- Technical support software: Provide employees with remote customer support via tools such as screen sharing, text chat, and monitoring. The use of remote support software can also help IT and administrators control devices remotely and solve glitches.
In-person connections at the office attract remote employees
Following the analysis above, the high number of respondents that would apply to a job that is at least hybrid shows prominence towards the value of businesses having a physical office in Australia. In particular, just over half (51%) of respondents said in-person connections are their biggest draw to working in an office environment, followed by better awareness of what's happening in the company. The full list of favourable benefits is illustrated in the graph below.
Notably, 78% of the survey sample said they currently work hybrid, which suggests that the majority have found a suitable middle ground. However, the proportion of respondents who work entirely remotely (22%) doesn’t indicate that they prefer to work completely remotely. Only 15% of respondents said they like to work entirely remotely.
Therefore, companies looking to get their employees back into the office may ask themselves how many days per week would suit hybrid working employees. When we asked survey-takers how often they would like to work in the office weekly, a third (33%) said three days per week would be ideal.
While some respondents value the benefits of a hybrid working model, more urban respondents (37%) would be inclined to work three days per week at the office compared to suburban (31%) and rural (29%) respondents. Despite the majority of respondents from all locations favouring working three days per week at the office, in terms of location, location favours more urban respondents who want to work three days per week. Commuting may be a decisive factor for respondents who live further away from urban areas.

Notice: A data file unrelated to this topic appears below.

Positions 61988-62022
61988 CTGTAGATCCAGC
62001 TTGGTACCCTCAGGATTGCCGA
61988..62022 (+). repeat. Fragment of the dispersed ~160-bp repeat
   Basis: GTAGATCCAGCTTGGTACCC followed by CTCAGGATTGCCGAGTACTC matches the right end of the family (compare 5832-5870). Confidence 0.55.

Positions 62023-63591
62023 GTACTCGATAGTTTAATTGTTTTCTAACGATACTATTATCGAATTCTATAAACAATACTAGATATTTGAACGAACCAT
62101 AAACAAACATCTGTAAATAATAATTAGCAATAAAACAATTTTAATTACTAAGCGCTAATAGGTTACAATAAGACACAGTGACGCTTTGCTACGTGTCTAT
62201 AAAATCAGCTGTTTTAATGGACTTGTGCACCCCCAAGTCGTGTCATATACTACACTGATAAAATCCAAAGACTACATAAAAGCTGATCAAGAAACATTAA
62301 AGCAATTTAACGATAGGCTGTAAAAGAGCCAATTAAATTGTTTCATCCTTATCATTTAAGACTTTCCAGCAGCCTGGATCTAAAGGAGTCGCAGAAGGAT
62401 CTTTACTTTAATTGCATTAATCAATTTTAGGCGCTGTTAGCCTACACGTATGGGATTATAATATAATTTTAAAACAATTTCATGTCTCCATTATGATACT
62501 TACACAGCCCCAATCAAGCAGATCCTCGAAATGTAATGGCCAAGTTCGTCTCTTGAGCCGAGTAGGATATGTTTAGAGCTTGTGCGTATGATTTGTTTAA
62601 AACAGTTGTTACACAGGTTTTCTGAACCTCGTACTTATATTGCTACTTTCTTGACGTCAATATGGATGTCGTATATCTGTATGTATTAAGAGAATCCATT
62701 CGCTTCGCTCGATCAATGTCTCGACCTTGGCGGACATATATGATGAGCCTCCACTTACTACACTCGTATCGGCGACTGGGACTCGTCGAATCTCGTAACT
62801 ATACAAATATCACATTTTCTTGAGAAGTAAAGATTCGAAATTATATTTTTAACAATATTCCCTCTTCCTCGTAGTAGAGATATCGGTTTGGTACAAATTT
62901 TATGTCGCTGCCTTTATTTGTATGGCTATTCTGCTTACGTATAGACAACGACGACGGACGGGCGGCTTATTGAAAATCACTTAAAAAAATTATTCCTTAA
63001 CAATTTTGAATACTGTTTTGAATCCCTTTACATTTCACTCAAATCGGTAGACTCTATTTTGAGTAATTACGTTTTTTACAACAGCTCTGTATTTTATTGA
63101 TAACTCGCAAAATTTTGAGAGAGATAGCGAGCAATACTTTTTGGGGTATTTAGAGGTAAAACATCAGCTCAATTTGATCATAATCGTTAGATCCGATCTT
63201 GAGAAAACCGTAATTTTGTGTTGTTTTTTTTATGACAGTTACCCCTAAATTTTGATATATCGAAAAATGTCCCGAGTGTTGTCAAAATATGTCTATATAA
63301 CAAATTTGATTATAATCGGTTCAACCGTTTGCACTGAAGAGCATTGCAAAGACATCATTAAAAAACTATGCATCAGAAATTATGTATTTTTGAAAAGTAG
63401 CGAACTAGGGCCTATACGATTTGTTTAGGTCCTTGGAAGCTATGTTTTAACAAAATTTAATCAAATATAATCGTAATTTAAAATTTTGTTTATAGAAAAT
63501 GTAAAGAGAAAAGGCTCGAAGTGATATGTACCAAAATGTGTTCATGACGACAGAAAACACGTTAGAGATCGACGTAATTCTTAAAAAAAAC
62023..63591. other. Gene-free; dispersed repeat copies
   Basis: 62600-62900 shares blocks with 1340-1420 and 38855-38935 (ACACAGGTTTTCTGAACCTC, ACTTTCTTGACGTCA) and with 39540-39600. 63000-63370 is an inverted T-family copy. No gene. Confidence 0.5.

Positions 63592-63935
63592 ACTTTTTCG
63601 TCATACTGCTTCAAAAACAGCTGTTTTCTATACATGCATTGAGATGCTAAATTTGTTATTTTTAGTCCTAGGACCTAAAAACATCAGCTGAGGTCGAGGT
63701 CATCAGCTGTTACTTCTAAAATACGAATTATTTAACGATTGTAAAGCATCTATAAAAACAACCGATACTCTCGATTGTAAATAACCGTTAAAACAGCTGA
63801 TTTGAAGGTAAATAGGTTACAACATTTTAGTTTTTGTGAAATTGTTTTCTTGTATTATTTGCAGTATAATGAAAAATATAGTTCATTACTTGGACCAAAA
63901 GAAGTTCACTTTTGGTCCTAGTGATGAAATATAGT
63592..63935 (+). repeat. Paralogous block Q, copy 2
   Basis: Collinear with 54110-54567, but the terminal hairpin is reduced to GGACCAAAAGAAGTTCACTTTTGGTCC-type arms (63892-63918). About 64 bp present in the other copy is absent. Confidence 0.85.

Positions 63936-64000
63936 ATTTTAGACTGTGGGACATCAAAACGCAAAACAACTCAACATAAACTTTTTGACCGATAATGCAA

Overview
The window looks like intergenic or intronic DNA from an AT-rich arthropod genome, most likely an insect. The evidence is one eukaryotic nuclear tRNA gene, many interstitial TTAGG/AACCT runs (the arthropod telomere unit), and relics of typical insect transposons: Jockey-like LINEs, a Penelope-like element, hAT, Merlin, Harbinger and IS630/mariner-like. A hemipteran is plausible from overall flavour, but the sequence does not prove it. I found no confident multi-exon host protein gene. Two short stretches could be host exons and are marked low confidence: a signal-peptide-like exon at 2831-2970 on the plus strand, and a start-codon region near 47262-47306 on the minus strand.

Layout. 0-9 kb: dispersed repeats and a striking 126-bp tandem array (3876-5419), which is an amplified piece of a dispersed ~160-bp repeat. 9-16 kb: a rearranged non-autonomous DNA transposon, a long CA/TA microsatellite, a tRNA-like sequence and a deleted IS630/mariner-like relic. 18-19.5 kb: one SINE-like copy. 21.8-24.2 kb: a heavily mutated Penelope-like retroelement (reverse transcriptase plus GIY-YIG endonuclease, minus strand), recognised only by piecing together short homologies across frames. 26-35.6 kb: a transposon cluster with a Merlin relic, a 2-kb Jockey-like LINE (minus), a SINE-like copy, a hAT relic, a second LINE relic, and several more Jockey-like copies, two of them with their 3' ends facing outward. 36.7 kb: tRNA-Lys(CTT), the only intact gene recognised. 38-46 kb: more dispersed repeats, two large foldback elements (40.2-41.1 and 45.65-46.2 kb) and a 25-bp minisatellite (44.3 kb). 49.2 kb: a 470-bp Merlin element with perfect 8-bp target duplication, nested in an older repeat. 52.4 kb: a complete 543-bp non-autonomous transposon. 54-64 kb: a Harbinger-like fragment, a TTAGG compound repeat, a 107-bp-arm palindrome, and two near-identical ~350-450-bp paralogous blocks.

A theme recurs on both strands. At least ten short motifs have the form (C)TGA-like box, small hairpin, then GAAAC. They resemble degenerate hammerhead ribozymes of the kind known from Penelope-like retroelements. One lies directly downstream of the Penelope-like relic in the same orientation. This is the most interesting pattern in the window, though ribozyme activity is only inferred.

In the next section, we investigate further to find out if employees favour having the option to work remotely not only because they like it but also if they perceive themselves to be more productive.
In-office versus at-home productivity of remote and hybrid employees
Productivity is a fundamental measure of how efficiently employees work, whether that’s from home or in the office. The global pandemic set the stage for the biggest experiment of working from home. Many studies at the time suggested employees working from home were more productive. However, contrary to those studies, Apple, Meta, and Google, among other tech titans, have recently demanded employees return to the office at least three days a week with an emphasis on productivity.